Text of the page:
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Photography

Black-and-White Photos by Daniel Tjongari Frame the Dramatic Landscape of Indonesia's Sawarna Beach

April 2, 2021

Grace Ebert

All images © Daniel Tjongari, shared with permission

Between 2015 and 2019, Indonesian photographer Daniel Tjongari made multiple treks to a complex of white sand beaches that sit adjacent to the Indian Ocean. He wanted to capture the fluctuating coastal area over time, a project that resulted in a series of dramatic, ethereal images highlighting the beauty of the region. Through monochromatic shots—he shares photographer Elliot Erwitt’s understanding that “color is destructive. Black-and-white is interpretative”—Tjongari frames the rocky expanses and waterfalls of Sawarna Beach in various states, whether shrouded in thick fog or experiencing a brief moment of calm.

Tjongari is a SONY Alpha Professional Photographer for SONY INDONESIA. He recently traveled to White Crater in West Java Province to shoot a new series, which he’ll be sharing soon on Behance and Instagram.

 

 

 



Photography

An Intimate Series About Aging and Time Compiles Portraits of Photographer Nancy Floyd Every Day Since 1982

March 26, 2021

Grace Ebert

Left: February 8, 1984. Right: January 6, 2013. All images © Nancy Floyd, courtesy of Gost, shared with permission

For four decades, Nancy Floyd has fostered a routine around confronting aging directly. Every day since 1982, the Oregon-based photographer has taken a portrait of herself perched on a chair in her living room, standing on the front porch, or posing wherever she’s spending the day for her series, Weathering Time. A forthcoming volume published by Gost compiles thousands of these images in a visceral rumination on what changes as we age.

Each black-and-white photograph frames a posed Floyd, who continually exudes a calm, laid-back temperament, and chronicles the way time impacts her body, relationships, and environment, honing in on her experience as a woman in the United States. Although the images are profoundly intimate and personal—many show her pets, stints in hospitals, and her parents aging—they simultaneously broach the universal. Floyd devotes an entire section to the “Evolution of the Typewriter,” and the project creates a broad visual timeline of advancements in technologies, fashion trends, and larger cultural shifts.

At the moment, the series is comprised of more than 2,500 photographs, 1,200 of which are laid out in simple grids in the 257-page volume. Floyd used a film camera for the first 36 years of the project, a choice that allowed her to take a blank image when she was unable to photograph herself, and only switched to digital last year.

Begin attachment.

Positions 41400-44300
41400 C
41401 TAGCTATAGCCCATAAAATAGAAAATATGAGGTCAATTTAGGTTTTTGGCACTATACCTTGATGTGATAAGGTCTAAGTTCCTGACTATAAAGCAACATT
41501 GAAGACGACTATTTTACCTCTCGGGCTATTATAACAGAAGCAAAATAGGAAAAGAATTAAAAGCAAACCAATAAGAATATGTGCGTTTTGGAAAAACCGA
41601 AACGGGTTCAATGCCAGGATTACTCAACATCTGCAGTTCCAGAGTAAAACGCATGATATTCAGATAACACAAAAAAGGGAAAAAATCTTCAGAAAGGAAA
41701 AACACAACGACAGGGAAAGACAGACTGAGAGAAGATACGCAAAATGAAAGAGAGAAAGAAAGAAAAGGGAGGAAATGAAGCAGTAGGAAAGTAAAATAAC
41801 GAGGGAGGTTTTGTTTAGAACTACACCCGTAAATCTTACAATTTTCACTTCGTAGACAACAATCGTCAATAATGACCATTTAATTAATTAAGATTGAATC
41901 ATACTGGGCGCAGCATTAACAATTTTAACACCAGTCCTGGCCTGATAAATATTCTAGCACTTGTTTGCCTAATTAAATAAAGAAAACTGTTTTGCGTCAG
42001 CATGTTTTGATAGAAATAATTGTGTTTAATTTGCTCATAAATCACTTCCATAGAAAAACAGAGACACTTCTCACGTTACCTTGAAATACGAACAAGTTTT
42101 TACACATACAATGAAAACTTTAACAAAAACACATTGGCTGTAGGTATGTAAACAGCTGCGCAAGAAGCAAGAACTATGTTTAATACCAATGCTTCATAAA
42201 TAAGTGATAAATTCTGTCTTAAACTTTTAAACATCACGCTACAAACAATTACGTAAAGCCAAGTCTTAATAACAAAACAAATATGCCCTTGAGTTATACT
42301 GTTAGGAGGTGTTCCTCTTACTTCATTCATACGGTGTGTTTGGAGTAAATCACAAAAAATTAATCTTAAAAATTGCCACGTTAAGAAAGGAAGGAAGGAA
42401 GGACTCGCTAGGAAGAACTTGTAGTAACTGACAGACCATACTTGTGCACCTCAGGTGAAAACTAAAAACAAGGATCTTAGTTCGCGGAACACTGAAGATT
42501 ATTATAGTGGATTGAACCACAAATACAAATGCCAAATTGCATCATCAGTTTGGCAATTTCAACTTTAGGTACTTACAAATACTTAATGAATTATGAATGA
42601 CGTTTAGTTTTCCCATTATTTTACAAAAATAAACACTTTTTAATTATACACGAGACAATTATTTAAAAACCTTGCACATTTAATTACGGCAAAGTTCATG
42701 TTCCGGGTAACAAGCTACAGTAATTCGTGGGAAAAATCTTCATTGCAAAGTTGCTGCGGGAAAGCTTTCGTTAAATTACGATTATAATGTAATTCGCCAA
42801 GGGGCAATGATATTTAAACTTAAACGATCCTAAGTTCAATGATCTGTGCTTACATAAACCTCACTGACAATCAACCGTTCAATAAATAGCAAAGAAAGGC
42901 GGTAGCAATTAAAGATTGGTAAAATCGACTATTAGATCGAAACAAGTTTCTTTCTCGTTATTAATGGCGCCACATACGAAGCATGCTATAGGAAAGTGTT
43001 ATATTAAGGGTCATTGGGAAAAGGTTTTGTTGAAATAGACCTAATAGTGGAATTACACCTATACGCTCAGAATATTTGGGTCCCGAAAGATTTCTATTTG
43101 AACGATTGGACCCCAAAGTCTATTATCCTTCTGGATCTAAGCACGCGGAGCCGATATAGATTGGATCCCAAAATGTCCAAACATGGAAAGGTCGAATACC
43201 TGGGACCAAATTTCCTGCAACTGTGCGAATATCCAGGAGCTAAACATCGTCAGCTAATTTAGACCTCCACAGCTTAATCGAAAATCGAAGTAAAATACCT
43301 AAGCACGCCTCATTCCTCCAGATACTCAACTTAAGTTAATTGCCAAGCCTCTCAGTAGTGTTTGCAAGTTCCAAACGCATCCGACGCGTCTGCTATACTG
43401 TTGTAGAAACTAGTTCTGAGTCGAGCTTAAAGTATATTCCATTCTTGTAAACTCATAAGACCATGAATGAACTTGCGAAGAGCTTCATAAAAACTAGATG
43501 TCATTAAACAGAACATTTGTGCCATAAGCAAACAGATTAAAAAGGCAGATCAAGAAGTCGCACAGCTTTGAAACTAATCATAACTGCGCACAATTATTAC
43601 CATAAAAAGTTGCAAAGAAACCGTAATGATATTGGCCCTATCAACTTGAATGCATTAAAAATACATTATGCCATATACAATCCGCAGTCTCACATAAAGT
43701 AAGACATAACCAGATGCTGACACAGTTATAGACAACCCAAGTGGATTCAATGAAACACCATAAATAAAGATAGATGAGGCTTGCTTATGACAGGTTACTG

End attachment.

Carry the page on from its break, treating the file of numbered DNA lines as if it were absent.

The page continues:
Weathering Time is available for pre-order on Bookshop, and you can find more shots from the expansive collection on Floyd’s Instagram.

 

October 2, 1987

April 12, 2000, Floyd with Cavallino Rampante Berlinetta Fang Smith

Left: 1982. Right: 2016

July 2, 1999, Floyd and Robin

 

 



Art

The Wound: JR's New Anamorphic Artwork Appears to Carve Out the Facade of Florence's Palazzo Strozzi

March 23, 2021

Grace Ebert

“La Ferita” (2021), 28 x 33 meters, Palazzo Strozzi, Florence. Image courtesy of Fondazione Palazzo Strozzi, shared with permission

French artist JR unveiled an imposing artwork at Palazzo Strozzi in Florence last week that mimics a massive gash in the institution’s Renaissance-era facade. Spanning 28 x 33 meters, “La Ferita,” or “The Wound,” is an anamorphic collage that appears to reveal the iconic artworks housed inside the building, in addition to a stately courtyard colonnade, exhibition hall, and library. Exposing different parts of the interior as the viewer shifts position, the artwork is in response to the lack of accessibility at cultural institutions since the onset of the COVID-19 pandemic.

Completed alongside a team of 11 in two months, the site-specific piece was constructed 30 centimeters in front of the 15th Century ashlar facade with a metal structure and 80 panels of Dibond aluminum. It features JR’s signature photographic style—similar projects were installed at Williamsburg’s Domino Park, the Louvre, and the U.S./Mexico border—and includes a mix of real and imagined elements, including black-and-white renderings of Botticelli’s “Primavera” and “Birth of Venus” and Giambologna’s “The Rape of the Sabine Women,” in addition to prominent spaces like the Istituto Nazionale di Studi sul Rinascimento.